[SINGAPORE] Restructuring pains at the centre of the government's productivity drive are showing up in Singapore's most recent employment numbers.
It appears that the hiring of locals grew more quickly in 2013, as the growth in foreign workers continued to moderate from the tightened foreign manpower hiring measures.
Higher-wage workers were also found to have borne the brunt of the stricter regulations for employing foreign labour.
These were revealed in the Ministry of Manpower's (MOM) Employment Situation, 2013 report released yesterday, as well as in the analyses of various economists.
Total employment grew 134,900 or 4 per cent over 2013, mostly driven by the hiring of Singaporeans. Of this, foreign employment contributed 1.6 percentage points to the growth.
By stripping out foreign domestic workers and construction workers, foreign employment contributed just 0.6 percentage point to the milder overall employment growth of 3.5 per cent, Citi research economists Kit Wei Zheng and Brian Tan found - suggesting that most of the foreign labour hired were lower-paid workers.
As at last December, locals accounted for about two-thirds of people employed in Singapore (excluding foreign domestic workers). Foreigners made up the rest.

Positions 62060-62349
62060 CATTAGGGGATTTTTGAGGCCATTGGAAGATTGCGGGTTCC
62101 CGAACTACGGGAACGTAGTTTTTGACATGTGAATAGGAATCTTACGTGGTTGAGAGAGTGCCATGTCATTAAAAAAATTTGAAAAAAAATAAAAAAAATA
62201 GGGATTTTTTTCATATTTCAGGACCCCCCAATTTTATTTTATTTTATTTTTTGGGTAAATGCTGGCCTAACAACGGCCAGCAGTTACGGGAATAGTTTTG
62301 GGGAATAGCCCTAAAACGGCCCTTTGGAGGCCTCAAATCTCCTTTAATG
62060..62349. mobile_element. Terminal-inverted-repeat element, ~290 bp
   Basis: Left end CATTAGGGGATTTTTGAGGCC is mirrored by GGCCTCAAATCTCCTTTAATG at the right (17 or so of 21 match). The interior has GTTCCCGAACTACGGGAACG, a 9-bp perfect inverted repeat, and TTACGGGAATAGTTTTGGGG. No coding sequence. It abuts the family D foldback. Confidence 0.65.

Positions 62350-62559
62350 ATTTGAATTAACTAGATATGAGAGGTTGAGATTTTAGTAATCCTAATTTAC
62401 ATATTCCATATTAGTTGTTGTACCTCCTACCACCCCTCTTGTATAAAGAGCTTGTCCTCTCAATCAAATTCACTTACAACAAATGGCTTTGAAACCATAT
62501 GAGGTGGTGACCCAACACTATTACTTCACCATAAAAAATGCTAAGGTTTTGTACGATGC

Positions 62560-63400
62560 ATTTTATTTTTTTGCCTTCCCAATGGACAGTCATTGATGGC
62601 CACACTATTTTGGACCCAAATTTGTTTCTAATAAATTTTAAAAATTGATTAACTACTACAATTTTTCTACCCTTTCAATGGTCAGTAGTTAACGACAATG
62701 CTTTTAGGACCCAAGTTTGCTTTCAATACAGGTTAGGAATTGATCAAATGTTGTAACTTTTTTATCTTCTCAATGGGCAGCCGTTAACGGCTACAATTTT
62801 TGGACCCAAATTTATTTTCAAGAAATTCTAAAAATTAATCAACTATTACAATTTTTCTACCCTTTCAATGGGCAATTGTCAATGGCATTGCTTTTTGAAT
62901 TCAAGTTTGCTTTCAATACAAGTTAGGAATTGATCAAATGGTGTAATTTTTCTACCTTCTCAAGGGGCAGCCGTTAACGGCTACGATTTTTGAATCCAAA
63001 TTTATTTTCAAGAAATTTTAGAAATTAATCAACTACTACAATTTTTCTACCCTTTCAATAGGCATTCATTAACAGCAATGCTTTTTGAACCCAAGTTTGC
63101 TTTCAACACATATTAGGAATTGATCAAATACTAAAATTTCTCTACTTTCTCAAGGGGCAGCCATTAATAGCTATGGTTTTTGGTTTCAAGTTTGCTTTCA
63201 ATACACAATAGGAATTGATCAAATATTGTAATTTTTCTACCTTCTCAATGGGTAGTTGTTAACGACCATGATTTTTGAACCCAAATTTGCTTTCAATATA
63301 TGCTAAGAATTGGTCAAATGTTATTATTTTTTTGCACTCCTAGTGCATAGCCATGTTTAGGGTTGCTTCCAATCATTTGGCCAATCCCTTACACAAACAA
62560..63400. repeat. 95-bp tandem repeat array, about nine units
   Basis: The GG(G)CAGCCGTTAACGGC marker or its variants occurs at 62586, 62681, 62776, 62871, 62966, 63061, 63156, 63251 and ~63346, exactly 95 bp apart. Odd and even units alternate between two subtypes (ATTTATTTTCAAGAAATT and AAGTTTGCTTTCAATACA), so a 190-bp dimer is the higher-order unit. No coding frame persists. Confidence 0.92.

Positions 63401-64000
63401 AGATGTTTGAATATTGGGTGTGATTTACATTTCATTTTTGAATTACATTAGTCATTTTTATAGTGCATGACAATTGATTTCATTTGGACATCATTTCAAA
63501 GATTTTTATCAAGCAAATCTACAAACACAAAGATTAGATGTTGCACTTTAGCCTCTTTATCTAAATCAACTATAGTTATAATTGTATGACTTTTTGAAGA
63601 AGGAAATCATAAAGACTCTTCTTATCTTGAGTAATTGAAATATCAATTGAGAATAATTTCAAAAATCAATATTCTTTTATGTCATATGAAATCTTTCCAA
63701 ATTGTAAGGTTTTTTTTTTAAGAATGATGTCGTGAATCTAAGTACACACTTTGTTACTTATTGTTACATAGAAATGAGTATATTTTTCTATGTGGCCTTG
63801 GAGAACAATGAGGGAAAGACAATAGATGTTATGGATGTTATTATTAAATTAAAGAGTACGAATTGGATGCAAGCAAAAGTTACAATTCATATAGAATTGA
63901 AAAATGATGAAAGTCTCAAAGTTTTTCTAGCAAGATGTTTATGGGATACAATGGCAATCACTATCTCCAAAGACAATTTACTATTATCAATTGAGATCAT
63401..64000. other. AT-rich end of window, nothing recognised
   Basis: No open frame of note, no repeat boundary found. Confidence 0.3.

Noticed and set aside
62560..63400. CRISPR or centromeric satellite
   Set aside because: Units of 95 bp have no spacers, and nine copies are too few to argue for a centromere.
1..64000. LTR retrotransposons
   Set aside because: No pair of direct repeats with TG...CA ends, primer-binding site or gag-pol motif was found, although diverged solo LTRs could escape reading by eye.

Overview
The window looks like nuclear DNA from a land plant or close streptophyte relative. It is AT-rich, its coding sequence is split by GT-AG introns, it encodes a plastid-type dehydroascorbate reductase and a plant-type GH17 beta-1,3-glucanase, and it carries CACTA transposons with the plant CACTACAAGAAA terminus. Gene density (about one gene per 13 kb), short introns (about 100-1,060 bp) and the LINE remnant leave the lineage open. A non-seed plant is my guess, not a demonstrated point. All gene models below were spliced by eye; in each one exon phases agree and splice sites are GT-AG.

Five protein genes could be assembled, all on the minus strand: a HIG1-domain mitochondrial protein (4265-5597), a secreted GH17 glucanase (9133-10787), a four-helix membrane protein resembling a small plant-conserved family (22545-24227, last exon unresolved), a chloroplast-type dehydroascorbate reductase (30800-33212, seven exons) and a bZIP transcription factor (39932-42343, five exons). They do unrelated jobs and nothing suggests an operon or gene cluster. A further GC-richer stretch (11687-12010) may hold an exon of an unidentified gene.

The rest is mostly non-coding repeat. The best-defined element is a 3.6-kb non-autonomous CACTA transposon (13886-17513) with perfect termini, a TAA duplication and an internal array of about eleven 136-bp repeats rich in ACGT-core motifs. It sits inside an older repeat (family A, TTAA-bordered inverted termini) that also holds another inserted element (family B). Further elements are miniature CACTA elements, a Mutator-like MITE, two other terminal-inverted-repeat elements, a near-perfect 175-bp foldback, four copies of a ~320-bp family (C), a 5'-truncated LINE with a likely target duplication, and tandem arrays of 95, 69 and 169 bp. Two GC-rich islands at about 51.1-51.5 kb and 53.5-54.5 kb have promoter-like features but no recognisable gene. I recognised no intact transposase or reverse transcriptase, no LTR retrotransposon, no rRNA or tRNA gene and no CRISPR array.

Meanwhile, unemployment stayed low and in line with economists' expectations, while income growth of Singaporeans strengthened over last year.
The annual average overall and citizen unemployment rates dipped to 1.9 per cent and 2.9 per cent respectively, while the resident rate stayed unchanged at 2.8 per cent.
Income growth - which MOM measured using the nominal median monthly income of full-time employed citizens - also strengthened last year, amid the tight labour market.
It rose 7.1 per cent to $3,480 last June, better than the 5.8 per cent gain to $3,248 in the preceding year.
After adjusting for inflation (which eased to an average of 2.4 per cent in 2013, versus 4.6 per cent in 2012), growth in real median income went up to 4.6 per cent in 2013, from 1.2 per cent in 2012.
Several recent job surveys have pointed to weaker hiring intentions, but market watchers put this down to growing acceptance among companies that foreign worker tightening is here to stay.
CIMB analyst Song Seng Wun added that hiring may be weak in sectors such as capital markets and manufacturing, but should remain brisk in the health sciences, hospitality, sales, marketing and the consumer clusters.
Unemployment is expected to stay below 2 per cent this year while the local labour force's employment rate nudges higher. Companies are also likely to have to remunerate workers with higher salaries in the tight market.
Citi's Mr Kit and Mr Tan believe more pro-productivity schemes may be needed, and the upcoming Budget in February is likely to extend and enhance the Productivity and Innovation Credit (PIC) scheme to help ease the pain of higher labour costs.
"We do not expect further foreign worker levy hikes as the current schedule already involves further hikes and quota cuts through 2016 - though further tightening on employment pass holders is possible," they said.